Sebastian in West Virginia asks: Mr. Daum, as an educator, and more importantly, a new father, I was touched by your devotion to your sons’ moral, ethical, and spiritual formation. Given what I perceive to be your remarkable abilities as a moral educator, how can parents help their children to better sift through the information (often reinforced by seemingly credible TV/radio/print media) that causes them to see people from other “worlds” as enemies?
Menachem Daum: Dear Sebastian, congratulations on becoming a parent. I’m flattered that you consider me to be a remarkable moral educator but the truth is that I muddled through parenthood and made many mistakes along the way. All I can suggest is the obvious; try to set a personal example to your children of your own openness to people from “other” worlds. Look for opportunities to encounter such people together with your children. These encounters don’t have to be as dramatic as what you saw in Hiding and Seeking. More important is the personal example of acceptance that you will be setting for them. Good luck.
H in Canada asks: What advice do you have for writing my own “ethical will”?
Daum: Dear H, in response to your inquiry I found a number of promising websites and books that purport to help one write an ethical will (see especially www.ethicalwill.com). I have even come across advertisements for professional consultants in this area, although I doubt this is really necessary for most of us. In order to put an ethical will together you have to be willing to face your mortality, something many of us expend inordinate amounts of energy trying to avoid. Once you’re past that hurdle you will need to do some soul searching to articulate your credo, the values your life experience has taught you are most meaningful. The reward for doing this inner work is the satisfaction of knowing an ethical will is one of the greatest gifts you can leave to your children and grandchildren. Best wishes.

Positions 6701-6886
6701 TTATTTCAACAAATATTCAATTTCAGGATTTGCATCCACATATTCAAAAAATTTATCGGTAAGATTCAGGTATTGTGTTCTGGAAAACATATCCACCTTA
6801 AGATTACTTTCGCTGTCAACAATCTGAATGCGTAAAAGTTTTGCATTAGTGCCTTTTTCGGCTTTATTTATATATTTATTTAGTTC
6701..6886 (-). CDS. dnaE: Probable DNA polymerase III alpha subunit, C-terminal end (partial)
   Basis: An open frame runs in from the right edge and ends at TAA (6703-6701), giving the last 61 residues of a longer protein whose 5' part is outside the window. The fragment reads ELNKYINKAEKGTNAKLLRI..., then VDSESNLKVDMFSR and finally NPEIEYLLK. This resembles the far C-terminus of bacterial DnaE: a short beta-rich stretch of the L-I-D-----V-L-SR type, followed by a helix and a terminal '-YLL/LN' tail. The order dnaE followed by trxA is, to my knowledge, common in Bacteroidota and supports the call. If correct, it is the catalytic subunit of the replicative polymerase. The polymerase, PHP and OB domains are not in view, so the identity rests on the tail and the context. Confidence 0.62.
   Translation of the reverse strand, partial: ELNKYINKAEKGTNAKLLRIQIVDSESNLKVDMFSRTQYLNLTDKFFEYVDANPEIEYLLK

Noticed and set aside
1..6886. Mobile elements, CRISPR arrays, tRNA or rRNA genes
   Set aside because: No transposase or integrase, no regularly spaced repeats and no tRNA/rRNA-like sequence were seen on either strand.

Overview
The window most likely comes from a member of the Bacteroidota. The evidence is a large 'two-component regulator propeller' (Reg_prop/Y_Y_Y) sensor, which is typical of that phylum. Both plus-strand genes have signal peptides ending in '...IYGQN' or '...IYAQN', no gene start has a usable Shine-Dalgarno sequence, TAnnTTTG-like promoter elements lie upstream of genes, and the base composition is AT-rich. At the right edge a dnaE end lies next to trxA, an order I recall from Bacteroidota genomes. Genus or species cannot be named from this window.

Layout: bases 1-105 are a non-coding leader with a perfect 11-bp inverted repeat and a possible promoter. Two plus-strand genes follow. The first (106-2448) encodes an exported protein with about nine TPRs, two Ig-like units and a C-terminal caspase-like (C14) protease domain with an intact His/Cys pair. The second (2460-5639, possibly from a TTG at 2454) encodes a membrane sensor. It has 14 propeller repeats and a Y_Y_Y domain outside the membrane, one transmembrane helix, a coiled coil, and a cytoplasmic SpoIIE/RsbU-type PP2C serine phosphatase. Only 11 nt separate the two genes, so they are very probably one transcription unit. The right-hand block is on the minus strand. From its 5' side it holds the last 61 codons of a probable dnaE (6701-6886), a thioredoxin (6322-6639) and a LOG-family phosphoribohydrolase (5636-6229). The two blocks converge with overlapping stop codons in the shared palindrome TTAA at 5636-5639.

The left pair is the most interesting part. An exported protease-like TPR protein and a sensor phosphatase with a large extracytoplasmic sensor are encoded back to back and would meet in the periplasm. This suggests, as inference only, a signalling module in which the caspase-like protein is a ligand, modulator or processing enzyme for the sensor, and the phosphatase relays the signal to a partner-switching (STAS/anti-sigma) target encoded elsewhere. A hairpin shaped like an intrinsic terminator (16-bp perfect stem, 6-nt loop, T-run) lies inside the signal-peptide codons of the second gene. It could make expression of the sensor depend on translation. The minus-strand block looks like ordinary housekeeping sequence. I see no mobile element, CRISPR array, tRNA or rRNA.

Lynn in Pennsylvania asks: How were you treated by the Polish people that were not part of this special family? Were they warm or did they laugh and show disrespect? We enjoyed this very powerful film, we cried with your families.
Daum: Dear Lynn, my life has been enriched by some of the wonderful Poles I have encountered since my first visit to Poland in 1989. I have been there eight times, always walking about openly with my Jewish skullcap, and only once encountered anyone who exhibited outward signs of antagonism toward me because I’m a Jew. Occasionally I see anti-Jewish graffiti in places where no Jews have lived since the Holocaust. It was explained to me that much of this graffiti is the work of rabid soccer fans. Wishing to insult their opponents they call them “Jews” as a way of referring to their lack of athletic prowess. Whether or not this is true I believe a more tolerant outlook has taken hold among much of today’s Polish youth. Young people in Poland today are much less paranoid about who is a “true Pole” than their pre-WWII forbearers. They are no longer fearful of constantly being swallowed up by Russia or Germany. Most young Poles are confident, see themselves as part of a western democracy, part of NATO and the European Union. All this contributes to a new mentality of openness and holds the promise of a better future. Be well.